On the heels of my exclusive Q&A with Chairman Paul Ryan, the House Budget Committee has released a 17-page, mega-response to the controversial Congressional Budget Office study on income inequality.
Read the whole thing. But here are some of the report’s big points:
1. Government often exacerbates inequality.
One underreported conclusion from the CBO study is that shifts in government transfers and federal taxes have contributed to increasing inequality over time. Both taxes and government transfers remain progressive, but the equalizing effect of transfers and taxes on household income was smaller in 2007 than it was in 1979. … For instance, in 1979, households in the lowest income quintile received 54 percent of all transfer payments. In 2007, those households received just 36 percent of transfers. This shift reflects a growth in programs that focus on the elderly population and are not income-adjusted, such as Social Security and Medicare.
2. Income snapshots can be misleading by ignoring income mobility.
The CBO took static snapshots of the income distribution at two different points in time, in this case 1979 and 2007. In examining these snapshots, it is clear that real income has grown significantly more for those at the upper end of the distribution than for those at the lower end over the past 30 years. Yet the CBO concedes that the dynamism of the American economy is not properly captured by this analytical approach. It is not the case that individual households remained fixed in the income distribution over this period. … This is an important distinction, as considerable empirical evidence has made clear that there is a significant amount of movement across income quintiles over time – in other words, there is a lot of income mobility in the U.S. economy. … One such recent analysis in the National Tax Journal examined individual tax returns from 1996 to 2005 and found that about 58 percent of households that were in the lowest income quintile in year one had moved up to a higher income segment ten years later.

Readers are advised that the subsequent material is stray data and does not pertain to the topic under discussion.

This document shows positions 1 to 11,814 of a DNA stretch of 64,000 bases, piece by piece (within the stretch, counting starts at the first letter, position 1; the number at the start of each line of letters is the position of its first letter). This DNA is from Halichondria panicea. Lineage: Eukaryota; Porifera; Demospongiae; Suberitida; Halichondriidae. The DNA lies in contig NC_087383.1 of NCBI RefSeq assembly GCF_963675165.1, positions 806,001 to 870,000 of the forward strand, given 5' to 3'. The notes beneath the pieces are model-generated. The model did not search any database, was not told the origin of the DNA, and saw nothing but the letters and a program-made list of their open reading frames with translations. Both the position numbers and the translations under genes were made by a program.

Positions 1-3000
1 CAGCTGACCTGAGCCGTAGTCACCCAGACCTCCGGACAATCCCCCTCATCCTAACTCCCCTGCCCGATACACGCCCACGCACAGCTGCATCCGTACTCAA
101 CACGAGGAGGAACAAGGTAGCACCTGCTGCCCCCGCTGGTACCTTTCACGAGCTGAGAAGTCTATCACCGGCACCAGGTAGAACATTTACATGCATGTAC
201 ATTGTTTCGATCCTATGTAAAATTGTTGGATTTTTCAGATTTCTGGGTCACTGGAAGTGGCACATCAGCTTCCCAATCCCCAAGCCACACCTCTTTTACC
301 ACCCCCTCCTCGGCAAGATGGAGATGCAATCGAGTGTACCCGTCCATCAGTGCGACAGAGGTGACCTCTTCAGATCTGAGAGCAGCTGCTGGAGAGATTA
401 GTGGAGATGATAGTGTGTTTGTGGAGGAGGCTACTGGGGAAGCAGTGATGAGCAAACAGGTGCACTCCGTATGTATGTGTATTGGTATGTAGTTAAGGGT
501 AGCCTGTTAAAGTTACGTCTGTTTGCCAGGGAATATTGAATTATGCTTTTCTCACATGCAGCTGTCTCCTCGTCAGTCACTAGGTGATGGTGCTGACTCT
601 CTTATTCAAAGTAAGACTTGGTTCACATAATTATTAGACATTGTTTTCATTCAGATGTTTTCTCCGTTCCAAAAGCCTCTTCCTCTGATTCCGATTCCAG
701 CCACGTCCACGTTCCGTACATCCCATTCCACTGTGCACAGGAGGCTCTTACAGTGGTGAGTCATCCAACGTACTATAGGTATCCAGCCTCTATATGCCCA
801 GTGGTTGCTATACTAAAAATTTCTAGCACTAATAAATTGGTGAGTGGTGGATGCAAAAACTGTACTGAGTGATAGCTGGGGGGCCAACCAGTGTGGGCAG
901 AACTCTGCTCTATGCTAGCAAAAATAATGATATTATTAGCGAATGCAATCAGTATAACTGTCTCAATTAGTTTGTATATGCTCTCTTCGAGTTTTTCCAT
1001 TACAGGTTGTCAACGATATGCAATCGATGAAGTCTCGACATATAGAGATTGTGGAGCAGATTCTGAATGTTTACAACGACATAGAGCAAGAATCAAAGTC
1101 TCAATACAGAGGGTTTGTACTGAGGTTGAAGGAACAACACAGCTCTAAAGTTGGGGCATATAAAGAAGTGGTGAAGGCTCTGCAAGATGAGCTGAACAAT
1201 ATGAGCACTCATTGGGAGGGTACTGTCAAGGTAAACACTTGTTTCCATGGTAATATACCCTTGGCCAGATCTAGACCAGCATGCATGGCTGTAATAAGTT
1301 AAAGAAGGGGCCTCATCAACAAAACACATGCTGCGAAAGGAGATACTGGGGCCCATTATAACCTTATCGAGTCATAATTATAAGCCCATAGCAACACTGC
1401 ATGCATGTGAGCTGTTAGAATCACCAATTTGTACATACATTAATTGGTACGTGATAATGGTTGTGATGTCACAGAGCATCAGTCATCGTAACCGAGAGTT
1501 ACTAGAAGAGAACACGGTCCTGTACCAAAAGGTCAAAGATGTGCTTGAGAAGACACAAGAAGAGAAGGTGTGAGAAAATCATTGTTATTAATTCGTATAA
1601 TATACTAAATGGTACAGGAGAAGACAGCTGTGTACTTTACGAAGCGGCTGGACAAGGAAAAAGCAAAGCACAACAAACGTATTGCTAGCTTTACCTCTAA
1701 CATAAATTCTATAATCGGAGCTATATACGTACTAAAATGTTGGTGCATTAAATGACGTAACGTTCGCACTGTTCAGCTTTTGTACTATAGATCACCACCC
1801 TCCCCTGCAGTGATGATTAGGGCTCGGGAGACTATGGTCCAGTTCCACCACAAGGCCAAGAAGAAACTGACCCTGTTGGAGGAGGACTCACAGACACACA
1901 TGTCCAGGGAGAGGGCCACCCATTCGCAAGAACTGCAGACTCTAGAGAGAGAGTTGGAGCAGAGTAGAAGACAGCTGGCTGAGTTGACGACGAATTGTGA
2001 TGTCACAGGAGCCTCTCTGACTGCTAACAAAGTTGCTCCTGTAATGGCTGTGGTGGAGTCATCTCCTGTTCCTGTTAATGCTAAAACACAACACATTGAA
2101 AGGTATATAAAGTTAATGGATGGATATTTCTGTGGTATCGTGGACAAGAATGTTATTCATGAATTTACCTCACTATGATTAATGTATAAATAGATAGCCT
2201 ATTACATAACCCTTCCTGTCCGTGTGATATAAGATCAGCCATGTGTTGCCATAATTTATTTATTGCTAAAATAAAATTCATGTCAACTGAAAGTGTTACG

3. Looking at relative inequality can be also be misleading.
Comparing just incomes over decades can also obscure the fact that broad living standards in the United States have risen sharply throughout its history. Average per capita net worth, for instance, has risen threefold over the past 30 years .
4. Income tax rates are not the problem.
For instance, the CBO found that average federal tax rates declined for all quintiles over the period studied, but, “The decline… was largest for those in the lowest income quintile, primarily because of increases in the earned income tax credit.” As mentioned above, these increases served to make the federal income tax more progressive. Another policy-related increase in the progressivity of the federal income tax occurred after the Tax Reform Act of 1986 (see Figure 8). According to the CBO, “The average federal income tax rate for the 1 percent of the population with the highest income… rose following enactment of the Tax Reform Act of 1986,” despite the fact that the 1986 law slashed the top rate from 50 percent to 28 percent. This is primarily because the 1986 reform broadened the tax base by eliminating numerous deductions and tax shelters primarily used by high-income households to reduce their tax liabilities.
5. Growth is the answer.
While entitlement reform and pro-growth tax reform speak directly to the CBO’s findings, policymakers must do more to promote broadly shared prosperity and economic growth. Streamlining job training programs, as proposed in the House-passed budget, would give more workers access to the kinds of mid-career educational programs that would help them keep up in a fast-moving, 21st Century global economy. Encouragement for school voucher programs would help lower-income parents find the educational alternatives that would help their children escape from failing public schools. And ending corporate welfare programs would strike a blow against a form of inequality that has unfortunately grown more pervasive over the past several years – an inequality that is based on political influence and bureaucratic favoritism.